The Charleston Daily Mail on West Virginia being an “innovation-based economy”:

In case you missed the story in Wednesday’s Gazette-Mail, or even if you didn’t, points made by keynote speaker Wes Bush at Charleston Area Alliance’s annual celebration are worth repeating.

Bush, a Morgantown native, runs Northrop Grumman, an aerospace and defense company that makes planes, drones, radar, missile systems and dozens of other technologies for the U.S. government and others, the Gazette-Mail’s David Gutman reported.

Innovation-based economies are those that are able to bring people together, create an environment where new ideas can flourish and then establish partnerships to maintain that environment, Bush said.

“I see that potential in great magnitude right here in the great state of West Virginia. It is especially imperative that business leaders come together to make these things happen,” Bush told the audience of community leaders.

He touted West Virginia’s universities and its “superb human capital base.”

“Today these assets are generating human capacity that largely leaves the state,” he said. “We need West Virginia to transition to a net importer of talent.”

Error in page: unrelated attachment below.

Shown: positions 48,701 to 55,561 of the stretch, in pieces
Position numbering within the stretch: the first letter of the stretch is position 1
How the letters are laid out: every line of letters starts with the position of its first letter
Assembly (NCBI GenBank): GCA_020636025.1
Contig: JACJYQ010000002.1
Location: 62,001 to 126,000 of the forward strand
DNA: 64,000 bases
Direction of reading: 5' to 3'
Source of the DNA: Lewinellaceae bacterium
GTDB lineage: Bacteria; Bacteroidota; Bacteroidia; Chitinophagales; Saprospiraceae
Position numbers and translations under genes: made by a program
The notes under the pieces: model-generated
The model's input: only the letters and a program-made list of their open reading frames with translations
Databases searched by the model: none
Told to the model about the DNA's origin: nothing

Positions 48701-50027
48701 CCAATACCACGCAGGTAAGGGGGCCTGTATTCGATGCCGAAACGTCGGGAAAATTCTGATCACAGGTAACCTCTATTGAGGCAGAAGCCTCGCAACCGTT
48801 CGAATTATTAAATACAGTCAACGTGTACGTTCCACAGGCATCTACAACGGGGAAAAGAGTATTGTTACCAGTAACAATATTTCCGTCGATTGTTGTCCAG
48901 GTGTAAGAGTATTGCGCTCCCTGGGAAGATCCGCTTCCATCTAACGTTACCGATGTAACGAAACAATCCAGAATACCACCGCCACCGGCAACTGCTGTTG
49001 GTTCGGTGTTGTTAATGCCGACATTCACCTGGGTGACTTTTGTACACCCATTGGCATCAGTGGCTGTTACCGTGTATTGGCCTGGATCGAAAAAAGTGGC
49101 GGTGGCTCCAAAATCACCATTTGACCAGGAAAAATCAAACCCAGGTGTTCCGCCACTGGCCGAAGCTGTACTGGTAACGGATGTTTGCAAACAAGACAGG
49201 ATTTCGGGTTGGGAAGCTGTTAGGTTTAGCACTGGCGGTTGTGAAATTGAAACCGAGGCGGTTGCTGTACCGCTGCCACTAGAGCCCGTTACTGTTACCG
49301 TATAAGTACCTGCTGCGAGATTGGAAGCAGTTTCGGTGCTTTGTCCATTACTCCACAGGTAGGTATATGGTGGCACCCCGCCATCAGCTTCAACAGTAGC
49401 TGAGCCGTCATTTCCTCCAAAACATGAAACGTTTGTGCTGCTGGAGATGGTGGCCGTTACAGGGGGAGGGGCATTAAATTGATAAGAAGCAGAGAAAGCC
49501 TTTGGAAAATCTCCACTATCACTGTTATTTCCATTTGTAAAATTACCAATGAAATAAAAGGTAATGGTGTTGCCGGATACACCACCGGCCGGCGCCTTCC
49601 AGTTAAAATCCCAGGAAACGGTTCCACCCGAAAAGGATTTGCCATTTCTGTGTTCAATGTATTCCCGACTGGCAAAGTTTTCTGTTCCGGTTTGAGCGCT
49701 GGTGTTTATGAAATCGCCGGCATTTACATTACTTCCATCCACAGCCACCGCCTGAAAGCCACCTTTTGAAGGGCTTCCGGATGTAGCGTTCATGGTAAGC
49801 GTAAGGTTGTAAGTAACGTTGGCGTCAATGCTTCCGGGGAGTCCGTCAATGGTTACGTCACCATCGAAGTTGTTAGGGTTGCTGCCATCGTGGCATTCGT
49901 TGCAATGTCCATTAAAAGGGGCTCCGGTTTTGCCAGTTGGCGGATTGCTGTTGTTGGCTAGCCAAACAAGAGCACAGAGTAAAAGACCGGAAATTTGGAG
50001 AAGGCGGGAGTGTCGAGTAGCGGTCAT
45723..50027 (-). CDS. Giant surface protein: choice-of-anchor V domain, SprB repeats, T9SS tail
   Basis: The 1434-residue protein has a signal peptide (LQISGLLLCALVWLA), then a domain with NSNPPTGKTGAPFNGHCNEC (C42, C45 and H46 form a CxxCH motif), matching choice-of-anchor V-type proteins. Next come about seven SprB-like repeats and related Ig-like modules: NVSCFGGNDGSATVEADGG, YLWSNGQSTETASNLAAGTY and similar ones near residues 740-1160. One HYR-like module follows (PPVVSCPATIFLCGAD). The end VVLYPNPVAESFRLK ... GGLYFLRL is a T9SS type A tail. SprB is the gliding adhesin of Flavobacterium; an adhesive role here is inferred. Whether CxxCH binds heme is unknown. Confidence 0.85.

Bush cited some examples where an environment for innovation was established, such as when Stanford University leased land for an office park for technology companies. Two of the first tenants were Stanford graduates with the last names of Hewlett and Packard.

A half century later, their company is one of the world’s largest technology companies and that office park is the center of the world-renowned Silicon Valley.

“It did not happen overnight, it took determination and vision and years of focus to make it happen,” he said.

Are there places of similar potential in West Virginia? The West Virginia Regional Technology Park in South Charleston? The 12,000 acre Hobet Surface Mining Site touted by Gov. Tomblin? The High Technology Foundation’s I-79 Technology Park near Fairmont? Other sites not yet developed, either publicly or privately?

Do West Virginia leaders - business, government, cultural and otherwise - have the foresight to make this happen? Will state government, state perceptions and state attitudes serve as enablers - or barriers - to establishing an innovation economy?

“Decline is a choice,” Bush said, “it is not a fate.”

Certainly good points to ponder, and to follow up on.




April 22

The Exponent Telegram on inpatient drug treatment programs inside jails: